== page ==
- This 1945 cinema advertisement provides a valuable insight into the social history of Melbourne. The Melbourne shown is Anglo-Australian and culturally British, in contrast to the multicultural, cosmopolitan city that it is today. Following the Second World War, assisted migration was provided to Britons and then extended to refugees from Europe. Later, similar assisted passage agreements were made with the governments of other European countries, including Italy, Greece and Yugoslavia. By the beginning of the 1970s more than 2.5 million immigrants had settled in Australia, over two-thirds of them from Europe. It would be some time, however, before the Australian Government relaxed the White Australia Policy.
- Melbourne is a designed city, unlike Sydney, and was planned in 1837 by the surveyor and artist Robert Hoddle (1794–1881). The centre of the city is laid out in a grid pattern, and all major streets are 30 m (90 feet) wide, designed to accommodate the bullock wagons that were used at that time. The wide streets were needed so that when the bullock teams did a right-hand turn, they did not hold up horse-drawn traffic.
- The last part of the clip uses idealised messages to sell its product, such as 'For those who know’. Such advertising slogans are based on what is known as the 'unique selling proposition’, the result of research by a US advertising company in the 1940s and now an integral part of the theory and execution of advertising. The unique selling proposition makes a product or service stand out from its competitors, and offers a specific benefit to attract customers. The slogan for CE Miller & Co, removalists, is about knowing and recognising quality. The high-class visuals of the advertisement and the calm, friendly, authoritative voice-over also convey the messages of reassurance, professionalism and a certain snobbishness associated with 'being in the know’.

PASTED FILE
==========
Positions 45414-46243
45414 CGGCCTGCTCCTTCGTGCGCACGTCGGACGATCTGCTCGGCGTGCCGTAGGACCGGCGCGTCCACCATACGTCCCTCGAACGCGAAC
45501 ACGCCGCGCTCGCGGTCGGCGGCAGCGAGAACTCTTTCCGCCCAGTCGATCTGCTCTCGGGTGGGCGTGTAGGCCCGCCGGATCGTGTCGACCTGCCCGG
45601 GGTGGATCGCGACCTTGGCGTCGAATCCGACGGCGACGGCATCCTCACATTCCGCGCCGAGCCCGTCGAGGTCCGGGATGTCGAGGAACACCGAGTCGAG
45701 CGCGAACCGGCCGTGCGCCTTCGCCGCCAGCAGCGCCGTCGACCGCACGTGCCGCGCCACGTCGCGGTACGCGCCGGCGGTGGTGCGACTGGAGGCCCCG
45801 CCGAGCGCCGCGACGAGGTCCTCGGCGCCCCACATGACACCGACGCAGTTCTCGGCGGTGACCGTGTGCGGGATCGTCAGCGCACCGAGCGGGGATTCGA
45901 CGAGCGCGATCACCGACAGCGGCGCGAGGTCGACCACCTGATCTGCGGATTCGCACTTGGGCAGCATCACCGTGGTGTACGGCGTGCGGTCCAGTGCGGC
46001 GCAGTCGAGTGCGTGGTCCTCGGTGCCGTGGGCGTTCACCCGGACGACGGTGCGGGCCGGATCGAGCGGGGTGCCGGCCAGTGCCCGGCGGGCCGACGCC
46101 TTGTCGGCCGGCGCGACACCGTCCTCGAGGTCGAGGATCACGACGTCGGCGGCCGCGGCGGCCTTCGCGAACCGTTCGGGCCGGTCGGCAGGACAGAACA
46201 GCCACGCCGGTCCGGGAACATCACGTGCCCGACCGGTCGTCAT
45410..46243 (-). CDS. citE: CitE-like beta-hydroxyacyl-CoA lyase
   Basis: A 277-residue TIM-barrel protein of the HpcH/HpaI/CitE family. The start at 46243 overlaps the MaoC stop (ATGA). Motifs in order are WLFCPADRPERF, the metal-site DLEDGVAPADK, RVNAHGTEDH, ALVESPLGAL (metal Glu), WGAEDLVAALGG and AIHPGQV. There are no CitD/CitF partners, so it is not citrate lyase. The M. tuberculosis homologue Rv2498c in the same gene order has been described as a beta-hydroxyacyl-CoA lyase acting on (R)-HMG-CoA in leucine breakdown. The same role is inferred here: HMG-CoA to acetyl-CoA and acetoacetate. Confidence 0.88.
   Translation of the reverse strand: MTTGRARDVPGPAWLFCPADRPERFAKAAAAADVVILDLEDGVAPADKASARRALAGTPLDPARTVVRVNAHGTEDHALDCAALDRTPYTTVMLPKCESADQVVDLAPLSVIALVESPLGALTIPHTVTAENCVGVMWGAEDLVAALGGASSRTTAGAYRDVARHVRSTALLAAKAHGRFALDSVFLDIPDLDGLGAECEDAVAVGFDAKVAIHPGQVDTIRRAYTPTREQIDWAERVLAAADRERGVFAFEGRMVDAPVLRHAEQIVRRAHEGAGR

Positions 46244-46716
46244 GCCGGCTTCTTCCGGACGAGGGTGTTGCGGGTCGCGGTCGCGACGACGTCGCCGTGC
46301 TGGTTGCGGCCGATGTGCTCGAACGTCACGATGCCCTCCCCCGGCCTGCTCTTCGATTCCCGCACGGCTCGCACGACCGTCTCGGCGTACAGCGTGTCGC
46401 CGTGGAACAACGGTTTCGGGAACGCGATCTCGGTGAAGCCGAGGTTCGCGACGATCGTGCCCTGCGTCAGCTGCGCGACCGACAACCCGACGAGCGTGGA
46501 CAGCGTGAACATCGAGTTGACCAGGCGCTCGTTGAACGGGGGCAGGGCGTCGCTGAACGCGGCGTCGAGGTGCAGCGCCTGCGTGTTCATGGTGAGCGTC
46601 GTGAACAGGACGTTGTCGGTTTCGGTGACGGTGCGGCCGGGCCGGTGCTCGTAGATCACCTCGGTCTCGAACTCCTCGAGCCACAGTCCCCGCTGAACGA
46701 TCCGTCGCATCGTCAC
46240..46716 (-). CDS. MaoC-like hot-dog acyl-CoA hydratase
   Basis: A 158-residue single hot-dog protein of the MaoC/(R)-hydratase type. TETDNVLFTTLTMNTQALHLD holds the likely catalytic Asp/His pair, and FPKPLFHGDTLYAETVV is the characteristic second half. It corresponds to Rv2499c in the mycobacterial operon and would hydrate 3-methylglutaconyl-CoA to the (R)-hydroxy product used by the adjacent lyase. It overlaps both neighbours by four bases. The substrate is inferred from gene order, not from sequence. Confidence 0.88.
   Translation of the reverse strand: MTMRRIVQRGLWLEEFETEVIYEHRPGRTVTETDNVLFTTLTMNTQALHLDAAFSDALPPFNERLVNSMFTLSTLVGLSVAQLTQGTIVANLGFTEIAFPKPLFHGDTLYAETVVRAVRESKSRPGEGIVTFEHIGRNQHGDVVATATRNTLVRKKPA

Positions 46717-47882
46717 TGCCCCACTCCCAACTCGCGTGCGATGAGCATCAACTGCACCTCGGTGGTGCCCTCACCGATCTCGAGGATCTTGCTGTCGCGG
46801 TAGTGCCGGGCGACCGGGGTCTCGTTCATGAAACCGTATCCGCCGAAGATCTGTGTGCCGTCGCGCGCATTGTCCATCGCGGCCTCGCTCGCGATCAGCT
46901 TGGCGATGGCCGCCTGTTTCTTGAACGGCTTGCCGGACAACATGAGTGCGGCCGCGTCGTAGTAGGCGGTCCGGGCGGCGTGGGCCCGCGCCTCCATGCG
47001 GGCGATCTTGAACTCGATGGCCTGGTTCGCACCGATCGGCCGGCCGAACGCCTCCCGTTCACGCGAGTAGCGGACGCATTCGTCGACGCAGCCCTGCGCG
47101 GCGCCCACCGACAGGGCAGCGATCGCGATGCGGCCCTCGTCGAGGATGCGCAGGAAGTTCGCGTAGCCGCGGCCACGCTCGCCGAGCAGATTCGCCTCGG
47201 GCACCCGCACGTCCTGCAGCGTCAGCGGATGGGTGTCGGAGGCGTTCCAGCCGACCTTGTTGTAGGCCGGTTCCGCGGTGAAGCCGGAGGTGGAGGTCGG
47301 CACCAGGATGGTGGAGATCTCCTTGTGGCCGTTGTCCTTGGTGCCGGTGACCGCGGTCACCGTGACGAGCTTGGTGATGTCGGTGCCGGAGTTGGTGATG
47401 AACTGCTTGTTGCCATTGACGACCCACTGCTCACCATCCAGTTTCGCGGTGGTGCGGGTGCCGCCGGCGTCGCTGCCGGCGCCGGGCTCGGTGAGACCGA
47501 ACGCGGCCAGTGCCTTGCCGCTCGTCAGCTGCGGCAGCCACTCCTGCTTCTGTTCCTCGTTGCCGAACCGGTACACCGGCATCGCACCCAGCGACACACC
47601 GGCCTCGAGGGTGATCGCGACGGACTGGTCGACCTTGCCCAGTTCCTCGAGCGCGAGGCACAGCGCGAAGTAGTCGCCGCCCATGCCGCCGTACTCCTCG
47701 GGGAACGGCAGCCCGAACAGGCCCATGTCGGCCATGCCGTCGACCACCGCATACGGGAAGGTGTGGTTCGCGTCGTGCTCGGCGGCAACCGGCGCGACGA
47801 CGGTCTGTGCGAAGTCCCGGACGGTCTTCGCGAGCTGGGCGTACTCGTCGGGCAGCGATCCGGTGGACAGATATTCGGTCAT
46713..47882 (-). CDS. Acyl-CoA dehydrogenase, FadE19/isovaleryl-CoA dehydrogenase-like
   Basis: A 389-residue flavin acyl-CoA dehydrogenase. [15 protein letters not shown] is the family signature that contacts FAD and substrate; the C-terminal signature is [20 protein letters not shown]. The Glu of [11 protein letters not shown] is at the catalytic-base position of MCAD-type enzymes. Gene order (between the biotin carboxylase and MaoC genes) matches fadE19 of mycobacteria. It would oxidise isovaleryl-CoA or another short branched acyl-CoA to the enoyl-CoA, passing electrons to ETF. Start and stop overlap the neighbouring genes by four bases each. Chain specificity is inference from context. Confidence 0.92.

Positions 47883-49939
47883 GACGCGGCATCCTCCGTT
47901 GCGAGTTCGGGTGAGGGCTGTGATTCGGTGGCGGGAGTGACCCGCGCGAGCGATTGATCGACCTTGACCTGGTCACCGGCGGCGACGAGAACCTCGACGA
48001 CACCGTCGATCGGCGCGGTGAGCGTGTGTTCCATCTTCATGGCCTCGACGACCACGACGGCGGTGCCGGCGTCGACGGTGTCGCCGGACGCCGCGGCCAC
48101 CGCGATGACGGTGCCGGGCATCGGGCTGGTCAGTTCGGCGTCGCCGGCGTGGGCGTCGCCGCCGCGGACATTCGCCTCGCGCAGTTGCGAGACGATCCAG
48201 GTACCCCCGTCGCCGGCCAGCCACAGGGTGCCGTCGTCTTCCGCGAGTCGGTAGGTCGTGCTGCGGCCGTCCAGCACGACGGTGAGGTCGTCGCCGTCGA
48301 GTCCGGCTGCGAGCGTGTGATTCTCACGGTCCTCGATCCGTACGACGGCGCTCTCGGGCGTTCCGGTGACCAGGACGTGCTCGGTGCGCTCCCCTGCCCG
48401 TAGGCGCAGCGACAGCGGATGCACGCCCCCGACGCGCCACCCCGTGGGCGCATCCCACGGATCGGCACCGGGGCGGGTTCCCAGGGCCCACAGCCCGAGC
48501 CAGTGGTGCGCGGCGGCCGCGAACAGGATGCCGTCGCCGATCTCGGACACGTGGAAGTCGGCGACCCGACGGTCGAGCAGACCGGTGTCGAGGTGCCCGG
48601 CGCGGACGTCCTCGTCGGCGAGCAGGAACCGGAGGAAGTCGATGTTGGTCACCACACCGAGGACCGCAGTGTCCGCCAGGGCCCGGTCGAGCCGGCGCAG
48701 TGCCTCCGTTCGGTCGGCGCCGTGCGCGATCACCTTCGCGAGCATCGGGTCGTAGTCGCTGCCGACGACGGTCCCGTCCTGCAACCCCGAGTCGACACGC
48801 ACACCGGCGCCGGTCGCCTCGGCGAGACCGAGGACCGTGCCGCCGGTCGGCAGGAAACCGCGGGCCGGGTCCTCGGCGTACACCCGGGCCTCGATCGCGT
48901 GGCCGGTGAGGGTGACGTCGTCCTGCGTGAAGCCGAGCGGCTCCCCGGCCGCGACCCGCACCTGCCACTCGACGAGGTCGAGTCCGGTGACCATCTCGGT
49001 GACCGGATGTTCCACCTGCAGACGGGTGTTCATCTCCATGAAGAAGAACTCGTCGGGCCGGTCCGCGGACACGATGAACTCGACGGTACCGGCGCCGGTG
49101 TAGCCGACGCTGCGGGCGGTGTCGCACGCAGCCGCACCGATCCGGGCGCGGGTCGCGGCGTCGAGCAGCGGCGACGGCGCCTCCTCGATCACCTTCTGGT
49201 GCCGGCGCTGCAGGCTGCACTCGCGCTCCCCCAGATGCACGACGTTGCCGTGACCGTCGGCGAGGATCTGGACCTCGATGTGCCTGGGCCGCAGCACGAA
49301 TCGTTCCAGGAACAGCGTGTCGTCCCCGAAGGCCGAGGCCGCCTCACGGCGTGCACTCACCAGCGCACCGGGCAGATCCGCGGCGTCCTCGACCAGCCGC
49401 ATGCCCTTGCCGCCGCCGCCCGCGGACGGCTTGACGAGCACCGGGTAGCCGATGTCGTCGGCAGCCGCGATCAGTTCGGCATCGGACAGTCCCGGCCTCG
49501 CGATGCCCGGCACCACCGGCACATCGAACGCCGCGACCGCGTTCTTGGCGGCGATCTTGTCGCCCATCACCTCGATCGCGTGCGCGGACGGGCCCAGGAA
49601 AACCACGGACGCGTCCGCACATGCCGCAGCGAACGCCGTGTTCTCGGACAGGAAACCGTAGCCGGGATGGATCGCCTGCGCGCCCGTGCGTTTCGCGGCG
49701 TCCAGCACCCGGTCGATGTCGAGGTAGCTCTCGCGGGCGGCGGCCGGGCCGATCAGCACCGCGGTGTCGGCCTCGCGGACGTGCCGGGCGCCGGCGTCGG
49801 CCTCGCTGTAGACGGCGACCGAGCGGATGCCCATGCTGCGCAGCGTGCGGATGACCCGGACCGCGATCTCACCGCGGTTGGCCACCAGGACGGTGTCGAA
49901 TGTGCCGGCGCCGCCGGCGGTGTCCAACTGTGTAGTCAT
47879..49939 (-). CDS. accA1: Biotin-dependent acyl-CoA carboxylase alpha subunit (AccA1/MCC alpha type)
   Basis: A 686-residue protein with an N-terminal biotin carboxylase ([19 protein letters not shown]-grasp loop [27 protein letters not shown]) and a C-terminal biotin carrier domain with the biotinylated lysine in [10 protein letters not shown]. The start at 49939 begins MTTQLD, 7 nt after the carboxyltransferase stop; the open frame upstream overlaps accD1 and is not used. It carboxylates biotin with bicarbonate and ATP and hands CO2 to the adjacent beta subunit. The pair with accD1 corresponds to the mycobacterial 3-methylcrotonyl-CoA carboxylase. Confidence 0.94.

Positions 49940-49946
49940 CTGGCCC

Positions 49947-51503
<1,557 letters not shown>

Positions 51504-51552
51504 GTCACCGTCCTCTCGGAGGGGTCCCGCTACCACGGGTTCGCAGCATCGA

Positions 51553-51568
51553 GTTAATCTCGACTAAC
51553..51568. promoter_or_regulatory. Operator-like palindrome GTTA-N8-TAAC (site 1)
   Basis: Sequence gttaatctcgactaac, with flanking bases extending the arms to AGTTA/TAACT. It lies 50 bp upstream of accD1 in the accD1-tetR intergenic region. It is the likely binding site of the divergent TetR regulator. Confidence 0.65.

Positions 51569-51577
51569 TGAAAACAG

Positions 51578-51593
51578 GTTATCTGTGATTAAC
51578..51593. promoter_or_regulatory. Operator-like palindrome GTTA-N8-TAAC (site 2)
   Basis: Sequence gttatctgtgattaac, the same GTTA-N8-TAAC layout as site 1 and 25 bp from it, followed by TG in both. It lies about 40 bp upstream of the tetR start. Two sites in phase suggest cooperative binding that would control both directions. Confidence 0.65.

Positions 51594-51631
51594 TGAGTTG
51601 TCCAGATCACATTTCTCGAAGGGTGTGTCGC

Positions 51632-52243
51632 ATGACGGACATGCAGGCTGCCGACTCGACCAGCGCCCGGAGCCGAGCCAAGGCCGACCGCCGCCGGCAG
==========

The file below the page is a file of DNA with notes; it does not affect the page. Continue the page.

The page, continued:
- The soundtrack of the advertisement is simple, consisting of only two tracks: the voice-over and the music. When the advertisement was made in Melbourne in the mid-1940s, the number of soundtracks available to be mixed were restricted for two reasons: the post-production film facilities available were unsophisticated, and the amount of space for the soundtrack on the actual piece of film projected was limited. With modern digital technology, soundtracks in all forms of media are more complex and can be built up from many separate tracks, for example combining voices, voice-over, music, location sound, studio sound and generated sound effects.
- The cinematic style of this advertisement, although of a high quality for the time, was dictated by the restrictions of the camera equipment available to Australian film production houses in the 1940s. The camera operator, Ross Wood Senior, used pans and tilts to give movement and flow to the shots in the advertisement. This was because dollies (wheeled camera mounts that allow both tracking and trucking shots) were large, heavy, cumbersome, only used in studios and rarely available in Australia at that time.
Education notes provided by The Learning Federation and Education Services Australia